backyard crowing


major decision

mom and i had a long conversation over the phone last night, and it involved mostly this sort of thing:

me: I thought you would be relieved I wanted to switch to a more marketable major.
her: Well, the thing is--journalism (in my eyes) is no more marketable than english, because...

What does she want me to major in, math? I shudder to think. When will she be satisfied? dangit.

journalism, she seems to think, is just a phase for me. first it was french, then rtf, now journalism. earth to mom, people change majors ALL THE TIME.

she's living vicariously in that she wants me to not pick journalism, but she's not directing me where she would have gone. she mentioned that i am the quiet and reflective sort, that i don't enjoy the hustle and bustle, that i might not enjoy working in a newsroom. this, i admit, is true. but then she digressed and said, "but hey, i guess that's what i do, maybe it's unavoidable." so now she's comparing me to her! she thinks we are one in the same! no wonder we argue so! we are too alike to like each other sometimes, but i am sure as hell not her, and in many ways i don't want to be. i'm appalled that she would...oh god don't let me become my mother.

69% of people in america who graduate with a degree in journalism are placed in jobs related to their major within their first year of graduation. the avg. (mean or median, i can't remember which) annual income of a reporter is 30K. of course, there are the barbara walters and walter cronkites, but that's a different story, one that i probably won't live.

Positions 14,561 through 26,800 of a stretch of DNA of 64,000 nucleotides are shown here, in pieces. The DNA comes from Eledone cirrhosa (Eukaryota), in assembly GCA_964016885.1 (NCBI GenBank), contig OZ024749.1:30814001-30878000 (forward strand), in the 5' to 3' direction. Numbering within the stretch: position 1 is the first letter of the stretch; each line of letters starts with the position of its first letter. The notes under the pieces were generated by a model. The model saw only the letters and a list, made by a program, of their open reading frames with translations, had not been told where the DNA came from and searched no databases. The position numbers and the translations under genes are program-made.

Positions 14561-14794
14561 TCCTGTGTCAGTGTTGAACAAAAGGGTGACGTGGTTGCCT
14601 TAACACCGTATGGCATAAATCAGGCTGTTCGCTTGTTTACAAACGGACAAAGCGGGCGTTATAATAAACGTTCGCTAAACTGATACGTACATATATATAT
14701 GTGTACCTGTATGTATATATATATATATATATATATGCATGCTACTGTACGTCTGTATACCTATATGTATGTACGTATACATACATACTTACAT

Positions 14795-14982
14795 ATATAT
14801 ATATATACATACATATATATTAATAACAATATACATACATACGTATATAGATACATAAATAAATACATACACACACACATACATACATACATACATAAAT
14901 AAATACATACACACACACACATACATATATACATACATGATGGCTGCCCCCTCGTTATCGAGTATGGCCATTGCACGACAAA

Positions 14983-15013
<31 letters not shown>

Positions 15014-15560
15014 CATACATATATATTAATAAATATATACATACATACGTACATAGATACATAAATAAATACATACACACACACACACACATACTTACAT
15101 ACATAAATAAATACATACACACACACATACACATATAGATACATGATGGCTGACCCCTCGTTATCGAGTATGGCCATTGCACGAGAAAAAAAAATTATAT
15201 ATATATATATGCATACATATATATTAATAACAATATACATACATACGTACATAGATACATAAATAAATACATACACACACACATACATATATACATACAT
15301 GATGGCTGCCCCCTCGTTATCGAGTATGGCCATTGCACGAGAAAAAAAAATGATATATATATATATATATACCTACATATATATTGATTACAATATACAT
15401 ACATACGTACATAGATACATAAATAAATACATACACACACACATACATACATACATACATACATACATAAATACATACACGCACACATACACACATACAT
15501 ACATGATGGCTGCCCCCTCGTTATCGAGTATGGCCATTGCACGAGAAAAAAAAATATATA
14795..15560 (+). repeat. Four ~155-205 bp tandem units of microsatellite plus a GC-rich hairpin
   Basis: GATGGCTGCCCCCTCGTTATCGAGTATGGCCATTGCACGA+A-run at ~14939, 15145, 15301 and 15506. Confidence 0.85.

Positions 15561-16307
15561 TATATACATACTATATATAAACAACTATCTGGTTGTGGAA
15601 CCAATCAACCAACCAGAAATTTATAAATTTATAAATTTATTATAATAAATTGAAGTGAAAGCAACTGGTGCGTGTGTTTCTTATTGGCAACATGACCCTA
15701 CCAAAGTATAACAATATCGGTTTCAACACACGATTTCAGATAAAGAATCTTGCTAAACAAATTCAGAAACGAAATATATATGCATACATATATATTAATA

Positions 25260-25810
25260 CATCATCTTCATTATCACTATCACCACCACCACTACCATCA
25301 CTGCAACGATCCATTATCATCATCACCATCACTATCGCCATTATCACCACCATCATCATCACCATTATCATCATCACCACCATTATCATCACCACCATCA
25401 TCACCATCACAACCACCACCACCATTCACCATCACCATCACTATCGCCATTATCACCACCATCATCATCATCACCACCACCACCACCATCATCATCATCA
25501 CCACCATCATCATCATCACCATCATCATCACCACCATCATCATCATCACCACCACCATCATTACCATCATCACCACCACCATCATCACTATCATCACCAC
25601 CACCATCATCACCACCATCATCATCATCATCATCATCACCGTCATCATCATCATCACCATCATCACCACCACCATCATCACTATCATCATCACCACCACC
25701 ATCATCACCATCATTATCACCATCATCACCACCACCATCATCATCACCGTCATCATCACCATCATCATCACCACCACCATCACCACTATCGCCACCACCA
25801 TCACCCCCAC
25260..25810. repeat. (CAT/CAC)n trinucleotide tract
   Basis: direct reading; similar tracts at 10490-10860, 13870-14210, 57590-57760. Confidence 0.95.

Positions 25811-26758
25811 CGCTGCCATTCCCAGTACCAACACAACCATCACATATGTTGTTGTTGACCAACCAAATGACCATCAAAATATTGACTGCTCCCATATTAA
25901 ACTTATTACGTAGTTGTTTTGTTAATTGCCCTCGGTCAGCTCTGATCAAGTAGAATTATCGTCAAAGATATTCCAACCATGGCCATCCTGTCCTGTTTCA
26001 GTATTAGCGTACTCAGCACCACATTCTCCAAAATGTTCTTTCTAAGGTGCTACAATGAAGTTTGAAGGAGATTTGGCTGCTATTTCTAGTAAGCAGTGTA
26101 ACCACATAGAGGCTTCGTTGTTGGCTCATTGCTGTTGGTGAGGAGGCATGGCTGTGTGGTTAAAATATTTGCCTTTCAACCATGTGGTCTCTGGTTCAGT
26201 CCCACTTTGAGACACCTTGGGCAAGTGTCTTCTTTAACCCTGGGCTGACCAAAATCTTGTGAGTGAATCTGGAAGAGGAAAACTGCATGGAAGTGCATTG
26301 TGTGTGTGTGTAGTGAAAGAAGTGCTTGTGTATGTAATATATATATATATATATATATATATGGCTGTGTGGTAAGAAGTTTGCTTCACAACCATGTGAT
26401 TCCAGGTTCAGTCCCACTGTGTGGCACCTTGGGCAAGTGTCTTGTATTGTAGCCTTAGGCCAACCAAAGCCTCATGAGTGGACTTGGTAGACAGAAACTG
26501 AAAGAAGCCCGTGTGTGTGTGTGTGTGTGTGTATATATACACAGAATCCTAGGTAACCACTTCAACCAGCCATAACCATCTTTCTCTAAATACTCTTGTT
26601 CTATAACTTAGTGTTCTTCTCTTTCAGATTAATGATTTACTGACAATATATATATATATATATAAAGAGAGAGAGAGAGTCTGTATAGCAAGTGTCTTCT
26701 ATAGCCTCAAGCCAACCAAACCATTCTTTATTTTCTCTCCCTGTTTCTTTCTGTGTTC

mom is concerned that most people in journalism took it throughout high school and jr. high, and that i'm behind already. i'm not going to let a lack of experience such as that discourage me. i have every right to be there, just because my only background is one year of high school journalism doesn't mean i can't 'make it.'

she made me cry on the phone again last night--this is the third or so phone call in a row she has managed such a feat. she said, "you're never going to call me again, are you?", and then, "no, i know you will." i didn't answer her, i was too busy trying to contain myself. i don't understand that woman. how can she be two people at once? what is her problem?

and at the end of our conversation, she said 'i love you', as she usually does, and i returned the favor. i meant those three words that evening, but with only half a heart. today as i was walking home, though, i began to think about the few times when she and i have been in an argument, and have parted ways, and i didn't return her the favor. sometimes i am too angry with her to tell her i love her, or at least i think i am. because honestly, why tell someone you love them when you're in the process--that very moment--of doing the exact opposite? i suppose the reason for such a lie is this idea that maybe, just maybe, she'll drive off and get into a wreck and die, and the last thing we did was argue, and i didn't tell her i loved her. it's the whole 'don't let the sun set upon an argument' theory. where then, is the honesty? when does a person get to screw up their life, to be that wreck, that beautiful, tragic, piece of artwork? if i'm not honest, who am i?

she knew when i was crying. parents always know if their kid is crying on the other side of the phone. i hope i'm no different with my children someday.

my parents have to accept my major decision, whatever that might be.

- Wednesday, Apr. 19, 2006


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